Clive Porabou took a strong message to London. When he attended the Rio Tinto Annual General Meeting on 15 April, he told them ‘no more mining’ on Mekamui (Bougainville Island).
Bougainville Copper Limited’s Panguna mine closed in 1989 after an armed struggle against the company and the government of Papua New Guinea. BCL is controlled by mining giant Rio Tinto.
Clive was a fighter for the Bougainville Revolutionary Army. Locals claim that up to 20,000 people died during the secessionist struggle, many from health related problems. He is an independence activist, documentary maker, singer and writer. He blogs at
In Mekamui Message, Clive talks about:
* the continuing struggle for independence
* demands that Rio Tinto redress past injustices and pay for environmental and other damage
* his journey to London: ‘we don’t want mining at the moment, because if they sign anything with the small group they are talking with … there will be bloodshed. We don’t want bloodshed on the island.’
* his hopes for his people
The Autonomous Region of Bougainville was given a measure of self-government in the 2000 after a peace accord. There are elections in progress for the Autonomous Bougainville Government. An independence referendum is planned for 2015, which is also the target year for the UN’s Millennium Development Goals. Mekamui, the traditional name for Bougainville Island, means sacred-island. The islanders are not closely related either ethnically or culturally to the rest of PNG. They have much stronger ties to the nearby Solomon Islands. In fact Clive has lived there since being evacuated in 1993 after being wounded in action.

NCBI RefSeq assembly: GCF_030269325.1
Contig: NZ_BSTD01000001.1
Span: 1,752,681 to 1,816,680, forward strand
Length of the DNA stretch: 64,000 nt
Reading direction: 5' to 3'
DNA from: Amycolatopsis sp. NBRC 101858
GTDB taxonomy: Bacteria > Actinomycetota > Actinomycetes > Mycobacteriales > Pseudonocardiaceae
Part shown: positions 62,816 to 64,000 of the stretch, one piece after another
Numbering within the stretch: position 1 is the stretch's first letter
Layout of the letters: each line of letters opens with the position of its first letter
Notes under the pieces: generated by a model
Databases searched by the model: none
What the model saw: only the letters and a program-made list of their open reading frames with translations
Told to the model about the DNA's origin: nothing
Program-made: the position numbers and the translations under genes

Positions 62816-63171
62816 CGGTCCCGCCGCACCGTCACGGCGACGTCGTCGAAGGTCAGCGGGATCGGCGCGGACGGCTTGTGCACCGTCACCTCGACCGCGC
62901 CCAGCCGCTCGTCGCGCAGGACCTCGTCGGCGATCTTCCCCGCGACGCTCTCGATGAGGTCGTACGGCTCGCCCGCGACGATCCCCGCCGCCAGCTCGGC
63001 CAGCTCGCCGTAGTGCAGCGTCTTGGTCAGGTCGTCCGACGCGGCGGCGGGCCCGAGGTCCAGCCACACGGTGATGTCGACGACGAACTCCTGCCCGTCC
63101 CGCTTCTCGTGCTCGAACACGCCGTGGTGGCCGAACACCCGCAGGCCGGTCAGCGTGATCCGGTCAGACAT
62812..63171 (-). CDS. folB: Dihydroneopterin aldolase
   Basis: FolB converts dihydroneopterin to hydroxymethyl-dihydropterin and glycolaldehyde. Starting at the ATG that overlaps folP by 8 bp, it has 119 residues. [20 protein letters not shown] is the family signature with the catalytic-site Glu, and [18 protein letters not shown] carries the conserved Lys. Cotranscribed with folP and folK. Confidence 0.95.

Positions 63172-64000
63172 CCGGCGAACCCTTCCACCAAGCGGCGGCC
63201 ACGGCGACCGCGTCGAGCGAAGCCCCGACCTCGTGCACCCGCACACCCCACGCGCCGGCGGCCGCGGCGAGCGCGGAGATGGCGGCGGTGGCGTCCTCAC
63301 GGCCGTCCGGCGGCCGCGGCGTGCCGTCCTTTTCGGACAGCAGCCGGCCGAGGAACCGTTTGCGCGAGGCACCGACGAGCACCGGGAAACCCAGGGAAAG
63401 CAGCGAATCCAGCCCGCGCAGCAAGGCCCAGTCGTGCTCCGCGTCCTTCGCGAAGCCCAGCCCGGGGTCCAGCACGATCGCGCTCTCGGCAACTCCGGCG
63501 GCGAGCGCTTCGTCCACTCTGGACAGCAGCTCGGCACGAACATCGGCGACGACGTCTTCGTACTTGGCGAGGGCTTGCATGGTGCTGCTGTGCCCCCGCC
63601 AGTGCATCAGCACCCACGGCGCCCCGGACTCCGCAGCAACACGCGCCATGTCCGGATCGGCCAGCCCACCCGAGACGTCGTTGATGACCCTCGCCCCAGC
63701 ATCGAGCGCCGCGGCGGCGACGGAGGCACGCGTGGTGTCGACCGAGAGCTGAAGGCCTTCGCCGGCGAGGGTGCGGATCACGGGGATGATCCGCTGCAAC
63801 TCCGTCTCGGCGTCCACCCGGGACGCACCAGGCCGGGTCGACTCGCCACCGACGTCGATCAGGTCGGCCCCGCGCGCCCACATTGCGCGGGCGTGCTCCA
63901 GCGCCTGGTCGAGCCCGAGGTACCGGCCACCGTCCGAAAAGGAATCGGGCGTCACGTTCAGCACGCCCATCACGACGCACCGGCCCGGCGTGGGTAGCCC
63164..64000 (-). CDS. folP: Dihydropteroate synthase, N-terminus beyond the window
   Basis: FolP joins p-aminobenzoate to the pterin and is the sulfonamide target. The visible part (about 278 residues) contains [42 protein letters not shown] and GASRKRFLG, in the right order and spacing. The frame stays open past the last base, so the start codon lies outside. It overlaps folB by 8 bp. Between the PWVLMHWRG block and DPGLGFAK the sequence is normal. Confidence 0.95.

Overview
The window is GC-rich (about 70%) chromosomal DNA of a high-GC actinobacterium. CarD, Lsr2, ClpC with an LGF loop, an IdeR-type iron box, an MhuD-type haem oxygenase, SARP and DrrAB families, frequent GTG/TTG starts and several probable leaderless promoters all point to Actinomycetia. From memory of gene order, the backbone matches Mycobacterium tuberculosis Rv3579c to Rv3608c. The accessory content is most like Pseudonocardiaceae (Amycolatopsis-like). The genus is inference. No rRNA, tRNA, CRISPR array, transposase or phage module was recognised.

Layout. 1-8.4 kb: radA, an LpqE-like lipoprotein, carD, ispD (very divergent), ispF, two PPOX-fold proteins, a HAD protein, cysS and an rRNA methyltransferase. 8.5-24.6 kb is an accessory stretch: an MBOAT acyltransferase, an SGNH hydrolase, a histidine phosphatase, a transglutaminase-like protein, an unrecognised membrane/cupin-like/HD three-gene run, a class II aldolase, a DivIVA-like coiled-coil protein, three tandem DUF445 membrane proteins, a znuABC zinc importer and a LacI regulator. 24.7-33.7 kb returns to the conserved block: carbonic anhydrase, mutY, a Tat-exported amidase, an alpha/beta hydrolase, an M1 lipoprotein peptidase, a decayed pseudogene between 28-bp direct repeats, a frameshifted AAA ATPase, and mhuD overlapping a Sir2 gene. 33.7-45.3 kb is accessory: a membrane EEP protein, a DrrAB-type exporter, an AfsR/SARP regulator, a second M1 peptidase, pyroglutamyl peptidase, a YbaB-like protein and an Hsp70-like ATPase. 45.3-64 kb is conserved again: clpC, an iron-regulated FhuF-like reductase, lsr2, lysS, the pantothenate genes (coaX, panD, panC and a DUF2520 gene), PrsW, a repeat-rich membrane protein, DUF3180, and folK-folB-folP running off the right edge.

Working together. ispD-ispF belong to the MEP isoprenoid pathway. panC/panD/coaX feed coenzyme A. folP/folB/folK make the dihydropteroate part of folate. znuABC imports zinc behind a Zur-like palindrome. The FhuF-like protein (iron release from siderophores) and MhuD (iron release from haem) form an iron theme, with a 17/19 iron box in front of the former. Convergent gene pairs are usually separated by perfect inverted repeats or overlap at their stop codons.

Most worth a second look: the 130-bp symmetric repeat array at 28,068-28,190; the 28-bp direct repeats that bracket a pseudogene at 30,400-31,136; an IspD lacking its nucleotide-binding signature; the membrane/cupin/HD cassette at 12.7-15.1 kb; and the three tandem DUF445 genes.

Mekamui has a population of approximately 200,000. Mekamui has a matrilineal system in which land and property are inherited through the female line. Hopefully, there will be more in a post next month when two of the leaders visit Melbourne to spread the women’s message.
Rio Tinto’s Melbourne media contact, David Luff, referred me to the recently released 2009 Annual Report which contains the following:
Mining has been suspended at the Panguna mine since 1989. Safe mine access by company employees has not been possible since that time and an accurate assessment of the condition of the assets cannot therefore be made. Considerable funding would be required to recommence operations to the level which applied at the time of the mine’s closure in 1989. An ‘Order of Magnitude’ study undertaken in 2008 indicates that costs in a range of US$2 billion to US$4 billion would be required to reopen the mine assuming all site infrastructure is replaced.
The Rio Tinto’s website contains dozens of Policies, standards & guidance documents including Land Access and Communities Relations. Rio’s Mekamui challenge is to make their actions match their words.